altThe earthquake that hit Peru on 15 August 2007 measured 7.9 on the Richter scale. Its epicenter was 60 km from Pisco and 160 km south of Lima. There was damage in more than 20 provinces in southern Peru, especially the regions of Ica, Lima, and Huancavelica. The National Civil Defense Institute (INDECI) reported that the death toll was 519; there were 1,211 people injured, and more than 300,000 affected.

Seven weeks after the earthquake, the streets of Pisco were still full of debris. Basic water, electrical, and communications services were not fully reconnected. More than 30,000 people were still living in shelters located in Chincha, Ica, and Pisco.

There was serious damage to the health services network. Fourteen facilities, including three hospitals, were destroyed and 112 health facilities were damaged. In Pisco, a city of more than 100,000 people, both public hospitals and the majority of health centers were destroyed, leaving 95% of the existing hospital beds out of service. Two months after the earthquake, health service was being provided from tents or temporary facilities, while the population waited for permanent reconstruction of the health service network. The disaster, not only in terms of physical damage to facilities, but the social impact on thousands of people who have had to be treated in unsafe conditions, will be felt for months to come.

Additional numbers show the magnitude of the impact. More than 88,000 houses were destroyed. While most public attention focused on damage in urban centers, a large number of rural communities were badly hit. Thousands of families moved immediately to improvised shelters in vacant lots near their homes, without water or public services. In the first two weeks of the emergency, 92 shelters were established, housing approximately 33,000 persons. Two months into the emergency the needs for latrines and drinking water supplies in shelters remained significant. The water supply and sanitation systems suffered severe damage, particularly in Pisco.

The earthquake tested Peru’s health system, both at the central level and in the most seriously impacted regions and provinces. Health personnel, along with local and national authorities, worked hard to assist the victims, with the support of international agencies. The wounded were treated rapidly. The epidemiologic surveillance network worked properly, and there were no records of important outbreaks. Even with the high number of local health workers who were directly affected by the earthquake, basic health care services were provided by professionals from other provinces and from other countries. Health authorities, especially at the local level, organized rapidly. The emergency operations centers for health functioned in Pisco and Chincha, and there were situation rooms where experts in health, water, and sanitation processed information as it was available. Various institutions put together a program to strengthen mental health services in areas affected by the earthquake.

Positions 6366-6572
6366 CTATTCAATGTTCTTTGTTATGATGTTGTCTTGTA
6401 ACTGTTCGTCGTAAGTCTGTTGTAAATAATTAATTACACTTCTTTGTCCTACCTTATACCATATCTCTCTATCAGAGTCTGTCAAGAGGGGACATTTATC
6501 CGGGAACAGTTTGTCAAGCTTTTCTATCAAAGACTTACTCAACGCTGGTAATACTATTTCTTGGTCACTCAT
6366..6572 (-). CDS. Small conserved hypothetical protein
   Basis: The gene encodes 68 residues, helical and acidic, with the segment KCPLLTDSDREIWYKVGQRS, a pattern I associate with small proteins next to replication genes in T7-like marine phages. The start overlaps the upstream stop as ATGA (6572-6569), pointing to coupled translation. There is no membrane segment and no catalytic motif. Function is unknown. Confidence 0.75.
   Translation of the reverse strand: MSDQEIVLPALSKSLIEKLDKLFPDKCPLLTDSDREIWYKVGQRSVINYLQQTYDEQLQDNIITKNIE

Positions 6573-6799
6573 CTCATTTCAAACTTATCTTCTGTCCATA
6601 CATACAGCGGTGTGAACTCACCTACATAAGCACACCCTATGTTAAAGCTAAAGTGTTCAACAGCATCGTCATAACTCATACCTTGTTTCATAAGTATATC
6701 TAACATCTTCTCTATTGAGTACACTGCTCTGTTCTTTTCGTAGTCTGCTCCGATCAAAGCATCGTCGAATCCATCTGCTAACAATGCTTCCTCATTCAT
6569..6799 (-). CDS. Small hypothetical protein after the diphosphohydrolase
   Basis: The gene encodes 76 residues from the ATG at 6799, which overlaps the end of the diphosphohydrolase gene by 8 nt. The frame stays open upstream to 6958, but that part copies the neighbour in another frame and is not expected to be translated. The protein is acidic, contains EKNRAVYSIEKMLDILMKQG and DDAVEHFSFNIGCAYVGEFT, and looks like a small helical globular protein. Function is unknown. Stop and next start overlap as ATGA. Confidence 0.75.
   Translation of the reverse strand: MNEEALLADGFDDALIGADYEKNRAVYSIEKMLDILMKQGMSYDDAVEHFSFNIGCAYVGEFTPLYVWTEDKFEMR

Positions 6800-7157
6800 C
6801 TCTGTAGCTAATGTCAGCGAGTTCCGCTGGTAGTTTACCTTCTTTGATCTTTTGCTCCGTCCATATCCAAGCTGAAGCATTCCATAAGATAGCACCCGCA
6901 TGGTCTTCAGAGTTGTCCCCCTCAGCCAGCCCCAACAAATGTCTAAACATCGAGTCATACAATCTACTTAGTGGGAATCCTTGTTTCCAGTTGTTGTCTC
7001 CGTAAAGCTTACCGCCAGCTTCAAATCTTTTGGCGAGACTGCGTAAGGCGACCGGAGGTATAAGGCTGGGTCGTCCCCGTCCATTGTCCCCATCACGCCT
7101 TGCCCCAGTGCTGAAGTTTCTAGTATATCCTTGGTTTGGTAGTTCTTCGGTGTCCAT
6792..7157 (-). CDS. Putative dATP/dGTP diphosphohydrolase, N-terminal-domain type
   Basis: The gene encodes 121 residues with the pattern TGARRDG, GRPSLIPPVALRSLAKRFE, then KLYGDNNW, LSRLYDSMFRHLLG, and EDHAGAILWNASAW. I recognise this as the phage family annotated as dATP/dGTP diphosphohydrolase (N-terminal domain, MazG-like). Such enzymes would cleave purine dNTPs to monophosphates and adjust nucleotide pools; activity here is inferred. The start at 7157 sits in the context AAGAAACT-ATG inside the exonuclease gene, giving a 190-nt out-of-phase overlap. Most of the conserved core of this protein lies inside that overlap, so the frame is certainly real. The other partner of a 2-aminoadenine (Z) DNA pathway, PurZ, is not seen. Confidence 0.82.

Dispelling the Usual Disaster Myths

Myths about the after-effects of disasters flourish, despite the lessons of previous disasters. The confusion and anxiety of emergencies is a perfect environment for the circulation of fallacies, such as: “dead bodies cause epidemics;” “vaccinations need to be administered on a massive scale;” or “any kind of international assistance is needed and it is needed now.” It required concerted effort to get the media to suppress this misinformation, which can hinder humanitarian assistance. Another myth is that the emergency only lasts a few days or weeks. False. The earthquake in Peru showed once again that even though the cameras and broadcasters are gone from a disaster site, conditions are far from normal. Two months after the disaster thousands still need food, water and sanitation, and health care. Plans for rebuilding the damaged health centers are being analyzed. PAHO/WHO is using emergency funds to assist the Ministry of Health in the most critical areas: rebuilding health services; strengthening epidemiologic surveillance and disease prevention; providing for basic sanitation, hygiene and safe water; and coordinating post-emergency activities such as LSS/SUMA for inventory and control of supplies.

One of the most important lessons from this disaster is the need to reinforce disaster preparedness in the health sector, at the central level as well as in provinces and municipalities. Health services, schools, and water and sanitation services should be rebuilt to safer standards. Will the hospitals be safer in Pisco, in Chincha, or in Ica in future disasters?
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